—Name and university withheld
Altered brain structure and function
In a recent study, Dr. Silveri and her colleagues compared the brain structure and certain cognitive skills of college-aged light and heavy drinkers. The light drinkers reported an average of 1 ½ drinks per week over the previous three months. Heavy drinkers had consumed almost 12 drinks a week in the same period. Among the heavy drinkers, the cortical thickness, or outer brain volume, was significantly reduced.
This has implications for how we think and learn. Among the heavy drinkers, the researchers found impaired control, self-perception, and self-care; greater risk-taking; and worse academic or occupational consequences compared to the light drinkers.
They also found lower levels of GABA (gamma-aminobutyric acid), the most important inhibitory (calming) neurotransmitter, in the frontal lobe. Deficiencies in GABA are associated with a range of psychiatric disorders including depression, anxiety, and insomnia.
In addition, the heavy drinkers had lower levels of the metabolite NAA (N-acetylaspartate). Deficiencies in NAA are associated with impaired neuronal health (brain cell integrity).
In another study by Harvard-McLean researchers, light drinkers and heavy drinkers took verbal learning tests. Heavy drinkers recalled fewer words than the light drinkers, showing possible learning differences between the groups, and also performed relatively poorly on word recognition. Adults in their early twenties appear particularly vulnerable to the effects of heavy drinking on memory acquisition, according to earlier research.
Does heavy drinking cause these effects in the brain, or are people with these brain differences predisposed to heavy drinking? Animal studies show that binge drinking leads to comparable brain changes. Human studies to unravel cause and effect are in the planning stages.
Which strategies do students favor for safe alcohol consumption?
- Stay with the same group of friends the entire time that you’re drinking
- Use a designated driver
- Eat before and/or with alcohol
- Keep track of how many drinks you’re consuming
- Stick with only one kind of alcohol
- Determine in advance not to exceed a set number of drinks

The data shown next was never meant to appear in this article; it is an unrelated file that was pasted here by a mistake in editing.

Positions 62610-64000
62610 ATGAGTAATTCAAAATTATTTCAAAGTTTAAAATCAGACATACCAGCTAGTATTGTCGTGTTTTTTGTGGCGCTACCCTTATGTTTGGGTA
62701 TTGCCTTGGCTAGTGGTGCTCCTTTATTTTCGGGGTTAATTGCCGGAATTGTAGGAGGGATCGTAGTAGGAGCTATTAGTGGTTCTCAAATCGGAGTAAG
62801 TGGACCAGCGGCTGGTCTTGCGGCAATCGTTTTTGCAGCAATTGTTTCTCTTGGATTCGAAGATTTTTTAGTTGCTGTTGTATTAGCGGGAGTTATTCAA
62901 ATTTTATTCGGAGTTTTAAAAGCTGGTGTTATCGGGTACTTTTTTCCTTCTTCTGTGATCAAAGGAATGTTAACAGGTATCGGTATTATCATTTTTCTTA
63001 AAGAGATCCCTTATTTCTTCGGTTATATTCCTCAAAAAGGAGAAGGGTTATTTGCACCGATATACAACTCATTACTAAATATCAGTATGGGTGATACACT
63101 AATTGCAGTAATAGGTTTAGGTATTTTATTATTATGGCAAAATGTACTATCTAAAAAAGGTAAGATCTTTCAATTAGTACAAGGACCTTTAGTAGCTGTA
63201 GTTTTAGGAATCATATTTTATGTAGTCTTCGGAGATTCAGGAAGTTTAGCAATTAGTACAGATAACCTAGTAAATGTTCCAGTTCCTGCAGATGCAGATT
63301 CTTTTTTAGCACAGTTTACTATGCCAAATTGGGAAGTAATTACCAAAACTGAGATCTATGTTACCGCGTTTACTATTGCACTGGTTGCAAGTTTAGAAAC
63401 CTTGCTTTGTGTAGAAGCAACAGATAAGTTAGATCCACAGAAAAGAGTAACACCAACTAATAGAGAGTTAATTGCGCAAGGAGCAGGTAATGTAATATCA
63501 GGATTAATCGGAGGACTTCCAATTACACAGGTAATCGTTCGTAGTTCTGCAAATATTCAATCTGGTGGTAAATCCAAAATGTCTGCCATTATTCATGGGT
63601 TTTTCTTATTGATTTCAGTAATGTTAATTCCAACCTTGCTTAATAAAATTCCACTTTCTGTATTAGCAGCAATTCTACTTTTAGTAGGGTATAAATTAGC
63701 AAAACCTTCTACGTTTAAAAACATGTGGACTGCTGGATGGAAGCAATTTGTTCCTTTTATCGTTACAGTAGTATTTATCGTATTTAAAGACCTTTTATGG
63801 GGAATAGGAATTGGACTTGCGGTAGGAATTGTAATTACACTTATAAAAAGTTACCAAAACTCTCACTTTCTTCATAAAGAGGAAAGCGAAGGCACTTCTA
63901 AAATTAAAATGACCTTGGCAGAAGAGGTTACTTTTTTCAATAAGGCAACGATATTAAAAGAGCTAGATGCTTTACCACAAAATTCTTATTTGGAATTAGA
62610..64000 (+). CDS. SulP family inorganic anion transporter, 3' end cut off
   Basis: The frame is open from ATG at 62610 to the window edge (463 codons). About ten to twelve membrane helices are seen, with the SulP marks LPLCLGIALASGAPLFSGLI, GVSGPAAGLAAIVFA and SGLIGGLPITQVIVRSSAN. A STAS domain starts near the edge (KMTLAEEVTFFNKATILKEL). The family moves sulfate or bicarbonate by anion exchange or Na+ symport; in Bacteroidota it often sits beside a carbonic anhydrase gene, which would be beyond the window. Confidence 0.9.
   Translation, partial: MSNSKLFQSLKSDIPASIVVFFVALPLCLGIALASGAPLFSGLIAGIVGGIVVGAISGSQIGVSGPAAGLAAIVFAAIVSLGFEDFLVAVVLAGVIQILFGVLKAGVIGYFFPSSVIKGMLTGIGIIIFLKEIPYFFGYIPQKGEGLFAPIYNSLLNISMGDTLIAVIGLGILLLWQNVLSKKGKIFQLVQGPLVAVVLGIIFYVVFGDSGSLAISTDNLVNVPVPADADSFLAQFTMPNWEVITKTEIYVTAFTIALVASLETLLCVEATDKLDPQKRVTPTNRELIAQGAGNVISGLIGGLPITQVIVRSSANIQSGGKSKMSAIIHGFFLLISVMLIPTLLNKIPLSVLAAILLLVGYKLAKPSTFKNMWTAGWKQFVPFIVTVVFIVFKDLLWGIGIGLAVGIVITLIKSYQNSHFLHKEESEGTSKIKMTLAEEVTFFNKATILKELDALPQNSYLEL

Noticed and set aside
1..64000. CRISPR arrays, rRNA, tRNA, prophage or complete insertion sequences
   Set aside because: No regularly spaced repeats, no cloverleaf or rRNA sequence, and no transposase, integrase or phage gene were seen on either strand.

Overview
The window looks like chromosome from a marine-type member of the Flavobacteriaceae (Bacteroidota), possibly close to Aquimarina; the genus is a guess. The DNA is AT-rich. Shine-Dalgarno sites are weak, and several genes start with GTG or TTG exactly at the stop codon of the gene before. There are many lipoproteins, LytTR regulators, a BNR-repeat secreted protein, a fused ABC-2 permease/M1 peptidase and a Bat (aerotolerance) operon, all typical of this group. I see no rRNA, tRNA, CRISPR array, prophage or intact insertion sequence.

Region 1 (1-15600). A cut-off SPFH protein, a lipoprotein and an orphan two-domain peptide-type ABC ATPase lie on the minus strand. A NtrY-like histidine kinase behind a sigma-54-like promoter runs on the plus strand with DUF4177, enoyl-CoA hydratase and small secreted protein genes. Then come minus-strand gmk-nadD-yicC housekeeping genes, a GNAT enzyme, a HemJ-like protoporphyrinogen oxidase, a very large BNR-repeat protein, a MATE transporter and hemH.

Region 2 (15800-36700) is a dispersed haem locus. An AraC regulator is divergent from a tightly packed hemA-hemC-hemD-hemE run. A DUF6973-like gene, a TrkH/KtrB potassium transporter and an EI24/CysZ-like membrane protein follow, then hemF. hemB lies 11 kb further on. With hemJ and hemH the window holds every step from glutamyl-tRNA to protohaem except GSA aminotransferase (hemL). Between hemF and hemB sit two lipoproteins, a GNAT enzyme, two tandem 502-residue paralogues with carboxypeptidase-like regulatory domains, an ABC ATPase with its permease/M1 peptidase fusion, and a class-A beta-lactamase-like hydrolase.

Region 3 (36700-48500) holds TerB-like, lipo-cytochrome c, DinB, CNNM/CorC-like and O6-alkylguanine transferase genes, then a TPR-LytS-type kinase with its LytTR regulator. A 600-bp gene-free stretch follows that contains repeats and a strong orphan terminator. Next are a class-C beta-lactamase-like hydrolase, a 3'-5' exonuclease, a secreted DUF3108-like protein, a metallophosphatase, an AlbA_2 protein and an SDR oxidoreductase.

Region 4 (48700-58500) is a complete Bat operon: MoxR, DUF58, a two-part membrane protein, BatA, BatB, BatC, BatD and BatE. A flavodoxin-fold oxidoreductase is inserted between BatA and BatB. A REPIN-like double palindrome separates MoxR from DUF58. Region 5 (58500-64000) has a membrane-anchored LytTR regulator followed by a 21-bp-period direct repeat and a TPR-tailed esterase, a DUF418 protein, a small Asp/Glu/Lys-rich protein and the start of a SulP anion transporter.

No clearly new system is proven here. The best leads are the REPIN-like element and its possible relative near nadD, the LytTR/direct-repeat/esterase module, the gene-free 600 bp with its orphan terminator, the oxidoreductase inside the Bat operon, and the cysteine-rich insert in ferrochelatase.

- Avoid drinking games
- Have a friend let you know when you’ve had enough
- Pace alcoholic drinks to no more than one per hour
- Alternate non-alcoholic with alcoholic beverages
The risk to young women
Your mental image of a heavy drinker might be a male student chugging a beer through a funnel. But recent decades have seen a dramatic rise in heavy drinking among young women. Twenty-four percent of US women aged 18-24 self-reported as binge drinkers in 2011, according to analysis of the Behavioral Risk Factor Surveillance System, a nationwide survey. Women living in households making $75,000 or more were the most likely to drink heavily.
Why are women at risk for heavy drinking?
- “Lower GABA levels during the luteal phase, or the latter phase of the menstrual cycle, make women more at risk for alcohol abuse,” says Dr. Silveri.
- Women have a higher blood alcohol content than men after drinking the same amount, even after accounting for body weight and food consumption. That’s because women have less body water than men, and lower levels of alcohol dehydrogenase, an enzyme that breaks down alcohol.
- “New alcoholic beverages have been developed and marketed (e.g., flavored malt beverages) that are known to appeal to underage girls,”says Dr. Dafna Kanny, senior scientist in the Alcohol Program at the Centers for Disease Control and Prevention.
- The last few decades have seen an increasing social acceptance of alcohol consumption among women.
Get help or find out more
Self-diagnostic alcohol screening test:
The Partnership at Drugfree.org and Boston University School of Public Health
Statistics, calculators, myth-busting, and strategies:
National Institute on Alcohol Abuse and Alcoholism (NIAAA)